Generation Next is proud to announce our books “Growing Happy, Healthy Young Minds” and “Nurturing Young Minds” are now available! We’ve brought together over 35 of our best educators for this exciting educational opportunity.
The aim of these handbooks is to assist you to help as many young people as possible. Each self-contained chapter can be read in separate bites with additional resources available at the end of each chapter for more in-depth information. “Growing Happy, Healthy Young Minds” and “Nurturing Young Minds” are the new must-have resources for parents, teachers, professionals and anyone interested in working with young people.
‘Growing Happy, Healthy Young Minds’ and ‘Nurturing Young Minds’ contain chapters designed to be read in separate bites. When you are concerned about a certain issue, look up the relevant chapter and read it. Each chapter is self-contained and does not assume that you have read any other section of the book. At the end of each chapter the authors have included useful resources for you to access if you want more in-depth information, including resources, websites, articles and books, along with listing other chapters within this book that cover related issues to your main concern.
‘Growing Happy, Healthy Young Minds’ and ‘Nurturing Young Minds’ also has an excellent supporting website which you can access via www.generationnext.com.au – click on the book icon. Click on a chapter title and you will be taken to a page that will contain:
• Author photos, bios and books and articles written by them.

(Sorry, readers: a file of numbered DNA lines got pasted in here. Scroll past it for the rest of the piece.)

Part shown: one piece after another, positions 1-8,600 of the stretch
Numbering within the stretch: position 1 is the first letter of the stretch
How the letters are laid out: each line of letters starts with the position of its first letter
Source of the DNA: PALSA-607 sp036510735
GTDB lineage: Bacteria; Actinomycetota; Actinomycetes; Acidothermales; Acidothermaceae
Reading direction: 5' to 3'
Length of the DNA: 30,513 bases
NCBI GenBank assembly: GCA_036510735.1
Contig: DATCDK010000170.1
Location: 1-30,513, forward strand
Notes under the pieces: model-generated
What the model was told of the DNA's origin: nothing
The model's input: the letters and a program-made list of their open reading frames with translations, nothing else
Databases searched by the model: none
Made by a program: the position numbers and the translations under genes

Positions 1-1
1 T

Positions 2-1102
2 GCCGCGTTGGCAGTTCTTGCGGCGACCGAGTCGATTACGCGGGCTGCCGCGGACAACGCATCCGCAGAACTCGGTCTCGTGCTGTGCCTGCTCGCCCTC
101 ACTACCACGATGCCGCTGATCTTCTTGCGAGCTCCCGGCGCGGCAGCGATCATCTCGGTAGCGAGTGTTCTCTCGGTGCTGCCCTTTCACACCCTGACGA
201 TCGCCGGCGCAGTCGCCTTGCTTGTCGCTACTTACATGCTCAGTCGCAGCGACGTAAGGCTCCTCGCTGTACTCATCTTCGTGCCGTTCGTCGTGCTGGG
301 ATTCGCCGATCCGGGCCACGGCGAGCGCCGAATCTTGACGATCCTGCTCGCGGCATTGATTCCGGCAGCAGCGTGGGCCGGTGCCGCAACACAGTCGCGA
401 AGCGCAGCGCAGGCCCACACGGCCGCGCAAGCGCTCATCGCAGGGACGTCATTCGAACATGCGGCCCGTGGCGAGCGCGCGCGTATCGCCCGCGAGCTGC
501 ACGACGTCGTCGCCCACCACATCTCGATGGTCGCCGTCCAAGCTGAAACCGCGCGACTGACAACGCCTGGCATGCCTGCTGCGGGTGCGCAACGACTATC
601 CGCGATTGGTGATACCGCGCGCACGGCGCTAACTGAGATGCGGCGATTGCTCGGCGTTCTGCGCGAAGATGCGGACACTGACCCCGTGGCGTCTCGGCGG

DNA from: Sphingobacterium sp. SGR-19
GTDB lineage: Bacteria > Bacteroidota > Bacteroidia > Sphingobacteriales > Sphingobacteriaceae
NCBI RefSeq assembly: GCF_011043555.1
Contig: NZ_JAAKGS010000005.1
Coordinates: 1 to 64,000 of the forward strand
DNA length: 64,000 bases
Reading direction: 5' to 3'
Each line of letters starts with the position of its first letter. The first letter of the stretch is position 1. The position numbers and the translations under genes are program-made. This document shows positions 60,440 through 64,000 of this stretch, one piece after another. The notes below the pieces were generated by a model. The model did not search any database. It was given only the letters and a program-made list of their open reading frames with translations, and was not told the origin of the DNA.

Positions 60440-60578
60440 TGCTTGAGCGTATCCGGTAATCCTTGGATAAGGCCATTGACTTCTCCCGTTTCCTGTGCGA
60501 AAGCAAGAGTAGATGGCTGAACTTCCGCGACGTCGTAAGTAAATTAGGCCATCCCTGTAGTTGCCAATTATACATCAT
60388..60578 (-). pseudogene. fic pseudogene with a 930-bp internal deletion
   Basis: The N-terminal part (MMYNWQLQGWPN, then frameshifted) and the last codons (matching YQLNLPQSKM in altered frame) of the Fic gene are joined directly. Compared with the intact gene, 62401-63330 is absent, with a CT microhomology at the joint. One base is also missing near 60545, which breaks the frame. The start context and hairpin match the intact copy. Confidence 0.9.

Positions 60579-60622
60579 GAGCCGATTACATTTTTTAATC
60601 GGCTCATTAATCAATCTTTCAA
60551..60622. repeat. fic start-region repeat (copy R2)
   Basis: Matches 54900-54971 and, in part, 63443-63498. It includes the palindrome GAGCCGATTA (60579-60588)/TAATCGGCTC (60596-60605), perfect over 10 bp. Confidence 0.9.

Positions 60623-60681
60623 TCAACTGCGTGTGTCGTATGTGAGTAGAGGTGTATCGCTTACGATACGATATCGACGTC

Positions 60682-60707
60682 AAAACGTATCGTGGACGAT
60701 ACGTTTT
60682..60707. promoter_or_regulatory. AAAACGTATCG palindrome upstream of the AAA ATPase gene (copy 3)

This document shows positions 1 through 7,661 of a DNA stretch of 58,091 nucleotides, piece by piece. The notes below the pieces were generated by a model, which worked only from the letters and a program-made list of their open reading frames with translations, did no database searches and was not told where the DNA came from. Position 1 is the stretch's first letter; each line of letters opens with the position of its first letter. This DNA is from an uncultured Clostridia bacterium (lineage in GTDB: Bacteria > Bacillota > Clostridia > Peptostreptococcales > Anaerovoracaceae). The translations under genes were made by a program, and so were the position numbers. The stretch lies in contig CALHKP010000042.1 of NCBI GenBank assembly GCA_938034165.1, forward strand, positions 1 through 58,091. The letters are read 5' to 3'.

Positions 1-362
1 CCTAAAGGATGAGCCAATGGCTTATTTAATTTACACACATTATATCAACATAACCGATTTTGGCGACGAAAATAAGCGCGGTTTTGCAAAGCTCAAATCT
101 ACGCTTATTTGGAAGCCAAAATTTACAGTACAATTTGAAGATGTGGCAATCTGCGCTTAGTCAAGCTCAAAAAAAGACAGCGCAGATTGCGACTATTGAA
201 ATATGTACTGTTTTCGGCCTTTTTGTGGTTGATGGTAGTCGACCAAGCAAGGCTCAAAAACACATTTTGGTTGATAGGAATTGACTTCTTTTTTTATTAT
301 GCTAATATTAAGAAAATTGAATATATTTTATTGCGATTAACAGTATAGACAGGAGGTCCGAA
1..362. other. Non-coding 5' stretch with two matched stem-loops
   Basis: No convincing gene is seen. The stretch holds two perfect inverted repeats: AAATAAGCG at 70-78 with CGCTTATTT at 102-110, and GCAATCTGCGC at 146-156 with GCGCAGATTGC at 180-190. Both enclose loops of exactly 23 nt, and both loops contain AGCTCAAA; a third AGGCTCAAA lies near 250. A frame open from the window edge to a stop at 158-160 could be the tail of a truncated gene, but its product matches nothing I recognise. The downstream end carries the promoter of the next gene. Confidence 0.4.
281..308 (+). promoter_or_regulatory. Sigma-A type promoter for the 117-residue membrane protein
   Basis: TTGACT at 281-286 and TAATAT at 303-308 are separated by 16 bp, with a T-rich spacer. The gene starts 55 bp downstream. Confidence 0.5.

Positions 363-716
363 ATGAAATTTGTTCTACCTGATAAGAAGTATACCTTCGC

• Where available the author’s own website, in case you want to get in touch directly with them.
• Further reading, websites and resources with hyperlinks wherever possible.
• Where provided, the references used by the authors to write their chapters.
• Links to relevant lectures, interviews and short education clips from the Generation Next YouTube channel.
• Updates to chapters as new developments and advances occur.
To continue to stay up to date on information and developments in this important field, you can also:
• Subscribe to the free weekly Generation Next newsletter, which provides a range of interesting news and information curated from around the world concerning the mental health and wellbeing of young people.
• Read the Generation Next blog, join our Facebook community and follow us on Twitter.
• Subscribe to our YouTube Channel to receive a new video in your inbox each week. • Attend one of our one-day seminars that are listed on our website.
USE THIS BOOK TO HELP OTHERS!
Are you a parent?
• Give a copy of these books to your child’s grandparents, aunties and uncles.
• Buy a copy for your child’s school or teacher.
• Encourage your school’s P&C to host an event for fellow parents, focusing on youth mental health using resources and content from the books.
• Provide relevant sections of the book to your teen (recommended fourteen+) to increase mental health literacy.